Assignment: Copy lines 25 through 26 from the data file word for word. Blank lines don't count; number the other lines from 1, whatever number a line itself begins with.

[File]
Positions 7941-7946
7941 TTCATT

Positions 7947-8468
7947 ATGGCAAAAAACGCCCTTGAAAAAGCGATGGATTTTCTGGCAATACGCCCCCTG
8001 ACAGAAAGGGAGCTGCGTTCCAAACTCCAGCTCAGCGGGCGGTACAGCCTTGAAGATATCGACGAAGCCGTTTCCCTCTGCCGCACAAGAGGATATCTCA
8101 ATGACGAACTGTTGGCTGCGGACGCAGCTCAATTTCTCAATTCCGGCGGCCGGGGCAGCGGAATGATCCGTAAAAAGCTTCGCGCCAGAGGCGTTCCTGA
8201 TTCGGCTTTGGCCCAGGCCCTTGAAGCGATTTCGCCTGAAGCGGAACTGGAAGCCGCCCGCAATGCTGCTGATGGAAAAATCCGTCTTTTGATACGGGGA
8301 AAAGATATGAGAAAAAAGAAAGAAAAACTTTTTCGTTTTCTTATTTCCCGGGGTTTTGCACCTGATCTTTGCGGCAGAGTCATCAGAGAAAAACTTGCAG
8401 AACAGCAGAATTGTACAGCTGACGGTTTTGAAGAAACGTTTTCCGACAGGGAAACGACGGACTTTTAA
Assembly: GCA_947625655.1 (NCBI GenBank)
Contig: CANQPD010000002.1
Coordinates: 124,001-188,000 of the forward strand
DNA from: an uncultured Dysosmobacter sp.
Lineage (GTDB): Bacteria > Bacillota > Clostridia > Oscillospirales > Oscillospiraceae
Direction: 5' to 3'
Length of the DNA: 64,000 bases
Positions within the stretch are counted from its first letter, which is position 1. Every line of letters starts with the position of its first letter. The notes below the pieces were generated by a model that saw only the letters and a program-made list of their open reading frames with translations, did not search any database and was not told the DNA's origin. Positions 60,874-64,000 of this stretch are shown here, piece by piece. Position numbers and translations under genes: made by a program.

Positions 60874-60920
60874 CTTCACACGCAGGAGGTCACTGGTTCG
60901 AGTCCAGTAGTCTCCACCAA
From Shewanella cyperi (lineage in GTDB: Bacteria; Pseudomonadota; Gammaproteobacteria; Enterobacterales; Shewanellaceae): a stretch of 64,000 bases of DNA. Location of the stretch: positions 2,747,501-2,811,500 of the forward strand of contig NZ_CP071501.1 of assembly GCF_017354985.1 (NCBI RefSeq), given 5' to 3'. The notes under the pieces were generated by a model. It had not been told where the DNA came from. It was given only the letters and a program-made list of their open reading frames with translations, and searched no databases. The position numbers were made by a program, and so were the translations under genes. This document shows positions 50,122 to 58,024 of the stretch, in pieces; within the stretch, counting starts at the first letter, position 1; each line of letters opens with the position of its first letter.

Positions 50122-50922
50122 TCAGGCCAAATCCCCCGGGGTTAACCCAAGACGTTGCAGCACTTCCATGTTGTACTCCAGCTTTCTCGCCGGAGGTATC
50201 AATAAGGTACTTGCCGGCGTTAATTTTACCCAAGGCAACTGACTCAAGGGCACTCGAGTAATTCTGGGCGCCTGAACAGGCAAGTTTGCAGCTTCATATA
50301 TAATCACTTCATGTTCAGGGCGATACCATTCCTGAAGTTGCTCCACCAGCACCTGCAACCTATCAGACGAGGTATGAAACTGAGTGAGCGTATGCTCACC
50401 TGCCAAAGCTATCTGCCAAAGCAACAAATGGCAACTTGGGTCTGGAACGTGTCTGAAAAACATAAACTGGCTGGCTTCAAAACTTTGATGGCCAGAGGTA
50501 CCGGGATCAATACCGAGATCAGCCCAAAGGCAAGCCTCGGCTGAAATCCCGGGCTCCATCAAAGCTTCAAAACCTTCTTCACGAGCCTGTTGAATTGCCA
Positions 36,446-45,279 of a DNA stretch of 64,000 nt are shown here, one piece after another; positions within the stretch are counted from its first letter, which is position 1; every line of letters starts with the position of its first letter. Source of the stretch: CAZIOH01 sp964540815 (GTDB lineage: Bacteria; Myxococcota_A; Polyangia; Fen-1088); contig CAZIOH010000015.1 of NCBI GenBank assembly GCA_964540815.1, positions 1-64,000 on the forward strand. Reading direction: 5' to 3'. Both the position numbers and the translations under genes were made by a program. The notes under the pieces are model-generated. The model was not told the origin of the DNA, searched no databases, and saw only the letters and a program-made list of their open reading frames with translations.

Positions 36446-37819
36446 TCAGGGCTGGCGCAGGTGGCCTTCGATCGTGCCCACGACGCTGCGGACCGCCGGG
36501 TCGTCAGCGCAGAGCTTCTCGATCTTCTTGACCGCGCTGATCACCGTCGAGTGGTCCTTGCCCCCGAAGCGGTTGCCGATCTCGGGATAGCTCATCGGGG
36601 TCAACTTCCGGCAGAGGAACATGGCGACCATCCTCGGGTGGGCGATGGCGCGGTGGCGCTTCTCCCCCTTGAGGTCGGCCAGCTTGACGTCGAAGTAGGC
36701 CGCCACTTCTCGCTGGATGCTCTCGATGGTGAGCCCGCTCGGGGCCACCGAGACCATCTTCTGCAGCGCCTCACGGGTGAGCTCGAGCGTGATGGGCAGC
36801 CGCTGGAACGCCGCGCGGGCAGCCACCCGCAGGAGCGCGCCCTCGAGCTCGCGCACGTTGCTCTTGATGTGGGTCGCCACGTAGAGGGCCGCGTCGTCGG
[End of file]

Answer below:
50301 TAATCACTTCATGTTCAGGGCGATACCATTCCTGAAGTTGCTCCACCAGCACCTGCAACCTATCAGACGAGGTATGAAACTGAGTGAGCGTATGCTCACC
50401 TGCCAAAGCTATCTGCCAAAGCAACAAATGGCAACTTGGGTCTGGAACGTGTCTGAAAAACATAAACTGGCTGGCTTCAAAACTTTGATGGCCAGAGGTA